Conflict & Justice

India, Pakistan foreign ministers hail new chapter of diplomacy


Pakistan Foreign Minister Hina Rabbani Khar (R) shakes hands with Indian Foreign Minister S. M. Krishna (L) prior to a meeting in New Delhi on July 27, 2011. India and Pakistan's foreign ministers were set to hold their first talks in a year, looking to breathe fresh life into a peace process still stifled by the trauma of the 2008 Mumbai attacks. India suspended contacts with its arch-rival after the attacks and their peace dialogue has struggled to gain any real traction since its formal resumption earlier this year in an atmosphere of mutual recrimination and mistrust.



India and Pakistan's foreign ministers hailed a new chapter in relations on Wednesday, after the first meeting between the countries top foreign policy officials in a year.

Indian foreign minister SM Krishna said ties were back "on the right track," after the meeting, according to the Times of India.

Meanwhile, newly appointed Pakistani foreign minister Hina Rabbani Khar spoke of a "new era" of cooperation, the paper said.

Nothing concrete came out of the session, apart from a bland joint statement about a bilateral effort to combat terrorism, increase trade and keep the peace dialogue going. But the convivial atmosphere was itself an achievement, given that India had suspended talks with Pakistan after the 2008 Mumbai attacks -- which it blamed on Pakistan-based militants -- and the fact that the meeting was nearly derailed by another terrorist attack on Mumbai earlier this month.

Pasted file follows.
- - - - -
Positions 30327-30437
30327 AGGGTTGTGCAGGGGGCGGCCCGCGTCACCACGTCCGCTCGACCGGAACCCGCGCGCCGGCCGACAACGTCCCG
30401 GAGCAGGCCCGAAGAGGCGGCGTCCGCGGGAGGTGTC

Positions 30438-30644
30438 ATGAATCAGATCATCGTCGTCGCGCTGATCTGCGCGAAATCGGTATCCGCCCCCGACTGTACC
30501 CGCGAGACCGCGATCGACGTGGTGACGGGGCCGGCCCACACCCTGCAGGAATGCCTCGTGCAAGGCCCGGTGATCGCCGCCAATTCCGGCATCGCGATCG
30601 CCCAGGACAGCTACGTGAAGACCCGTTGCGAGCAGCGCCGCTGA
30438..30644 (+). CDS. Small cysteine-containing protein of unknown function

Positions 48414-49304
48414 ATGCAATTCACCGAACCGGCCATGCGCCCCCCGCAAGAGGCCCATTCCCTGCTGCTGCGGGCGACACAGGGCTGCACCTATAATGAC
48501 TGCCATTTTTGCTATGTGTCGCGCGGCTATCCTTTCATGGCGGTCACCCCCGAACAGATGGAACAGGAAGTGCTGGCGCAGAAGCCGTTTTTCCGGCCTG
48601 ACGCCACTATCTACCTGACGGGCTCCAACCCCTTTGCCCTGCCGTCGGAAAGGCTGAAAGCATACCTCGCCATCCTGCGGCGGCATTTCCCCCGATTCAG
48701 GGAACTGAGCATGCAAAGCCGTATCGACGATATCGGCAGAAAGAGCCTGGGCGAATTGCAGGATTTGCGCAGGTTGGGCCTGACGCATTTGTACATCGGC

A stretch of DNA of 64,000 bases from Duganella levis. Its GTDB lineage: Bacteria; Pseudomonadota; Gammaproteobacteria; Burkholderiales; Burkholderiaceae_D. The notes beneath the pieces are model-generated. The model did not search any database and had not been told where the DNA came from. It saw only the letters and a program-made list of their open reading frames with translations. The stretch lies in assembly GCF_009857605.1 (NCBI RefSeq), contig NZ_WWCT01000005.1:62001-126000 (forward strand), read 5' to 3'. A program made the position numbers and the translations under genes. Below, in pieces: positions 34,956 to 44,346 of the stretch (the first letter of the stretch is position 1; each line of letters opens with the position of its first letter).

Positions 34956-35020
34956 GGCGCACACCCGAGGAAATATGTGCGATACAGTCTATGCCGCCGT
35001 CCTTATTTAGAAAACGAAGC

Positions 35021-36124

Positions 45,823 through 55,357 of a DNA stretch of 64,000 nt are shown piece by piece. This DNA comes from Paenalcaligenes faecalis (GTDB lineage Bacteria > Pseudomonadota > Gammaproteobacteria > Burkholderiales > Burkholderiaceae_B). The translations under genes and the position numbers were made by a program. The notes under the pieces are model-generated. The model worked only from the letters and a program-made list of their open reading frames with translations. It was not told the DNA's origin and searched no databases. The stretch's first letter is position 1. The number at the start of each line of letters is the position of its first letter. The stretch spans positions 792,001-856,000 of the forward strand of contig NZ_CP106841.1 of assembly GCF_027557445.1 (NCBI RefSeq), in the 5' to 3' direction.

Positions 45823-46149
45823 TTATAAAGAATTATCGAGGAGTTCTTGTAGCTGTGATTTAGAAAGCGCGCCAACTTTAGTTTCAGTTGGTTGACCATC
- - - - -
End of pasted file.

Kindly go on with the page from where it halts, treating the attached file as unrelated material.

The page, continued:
"We have some distance to travel, but with an open mind and a constructive approach ... I am sure we can reach our desired destination of having a friendly and cooperative relationship," Krishna said, according to TOI.

India and Pakistan have fought three wars since independence in 1947, two of them triggered by their territorial dispute over Kashmir, which remains a core issue and major hurdle in any future comprehensive peace deal.

In her remarks to the reporters, Khar said there had been "a mindset change" that had turned the resumed peace dialogue into an "uninterrupted and uninterruptable" process. "A new generation of Indians and Pakistanis will see a relationship that will hopefully be much different from the one that has been experienced in the last two decades," she said.

Meanwhile, though nobody will miss her predecessor, Shah Mahmood Qureshi, who was viewed here as intractable, there have been questions from some quarters about whether Khar, Pakistan's first female foreign minister, is too young, or too good looking, for the post.

At 34 years old, she is 45 years younger than India's Krishna. Every daily has Jackie O style photos of her today, bringing policy to the style and society pages (even the "Page Three" entertainment supplements). And India's mass circulation Hindi newspaper Navbharat Times has already declared that the whole country (not to mention South Block -- India's foreign policy HQ) is "sweating over [the] model-like minister."

If what Pakistan has in mind is a charm offensive, they couldn't do better at central casting.